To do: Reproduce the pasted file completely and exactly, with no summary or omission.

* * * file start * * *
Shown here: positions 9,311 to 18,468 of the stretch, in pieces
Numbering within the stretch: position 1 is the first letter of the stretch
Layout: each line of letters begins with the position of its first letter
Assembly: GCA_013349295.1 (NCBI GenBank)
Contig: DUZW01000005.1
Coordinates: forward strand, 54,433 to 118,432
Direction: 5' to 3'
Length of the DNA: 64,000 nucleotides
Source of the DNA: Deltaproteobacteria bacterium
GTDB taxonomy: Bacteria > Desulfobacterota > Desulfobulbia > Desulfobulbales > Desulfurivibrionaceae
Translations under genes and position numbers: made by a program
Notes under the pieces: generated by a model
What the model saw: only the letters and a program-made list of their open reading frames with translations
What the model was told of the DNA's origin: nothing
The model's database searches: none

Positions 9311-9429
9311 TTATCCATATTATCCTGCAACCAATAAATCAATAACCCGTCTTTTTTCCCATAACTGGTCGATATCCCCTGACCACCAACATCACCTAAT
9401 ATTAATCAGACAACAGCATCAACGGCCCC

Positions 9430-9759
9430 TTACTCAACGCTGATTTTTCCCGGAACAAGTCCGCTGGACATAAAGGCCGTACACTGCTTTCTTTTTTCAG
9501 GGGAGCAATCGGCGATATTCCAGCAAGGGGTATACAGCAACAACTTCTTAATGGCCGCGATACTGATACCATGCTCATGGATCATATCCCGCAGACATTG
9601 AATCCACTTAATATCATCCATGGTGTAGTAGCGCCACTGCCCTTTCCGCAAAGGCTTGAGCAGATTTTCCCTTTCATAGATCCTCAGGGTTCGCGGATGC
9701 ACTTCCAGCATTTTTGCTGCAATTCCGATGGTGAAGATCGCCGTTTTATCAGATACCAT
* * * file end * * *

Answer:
Shown here: positions 9,311 to 18,468 of the stretch, in pieces
Numbering within the stretch: position 1 is the first letter of the stretch
Layout: each line of letters begins with the position of its first letter
Assembly: GCA_013349295.1 (NCBI GenBank)
Contig: DUZW01000005.1
Coordinates: forward strand, 54,433 to 118,432
Direction: 5' to 3'
Length of the DNA: 64,000 nucleotides
Source of the DNA: Deltaproteobacteria bacterium
GTDB taxonomy: Bacteria > Desulfobacterota > Desulfobulbia > Desulfobulbales > Desulfurivibrionaceae
Translations under genes and position numbers: made by a program
Notes under the pieces: generated by a model
What the model saw: only the letters and a program-made list of their open reading frames with translations
What the model was told of the DNA's origin: nothing
The model's database searches: none

Positions 9311-9429
9311 TTATCCATATTATCCTGCAACCAATAAATCAATAACCCGTCTTTTTTCCCATAACTGGTCGATATCCCCTGACCACCAACATCACCTAAT
9401 ATTAATCAGACAACAGCATCAACGGCCCC

Positions 9430-9759
9430 TTACTCAACGCTGATTTTTCCCGGAACAAGTCCGCTGGACATAAAGGCCGTACACTGCTTTCTTTTTTCAG
9501 GGGAGCAATCGGCGATATTCCAGCAAGGGGTATACAGCAACAACTTCTTAATGGCCGCGATACTGATACCATGCTCATGGATCATATCCCGCAGACATTG
9601 AATCCACTTAATATCATCCATGGTGTAGTAGCGCCACTGCCCTTTCCGCAAAGGCTTGAGCAGATTTTCCCTTTCATAGATCCTCAGGGTTCGCGGATGC
9701 ACTTCCAGCATTTTTGCTGCAATTCCGATGGTGAAGATCGCCGTTTTATCAGATACCAT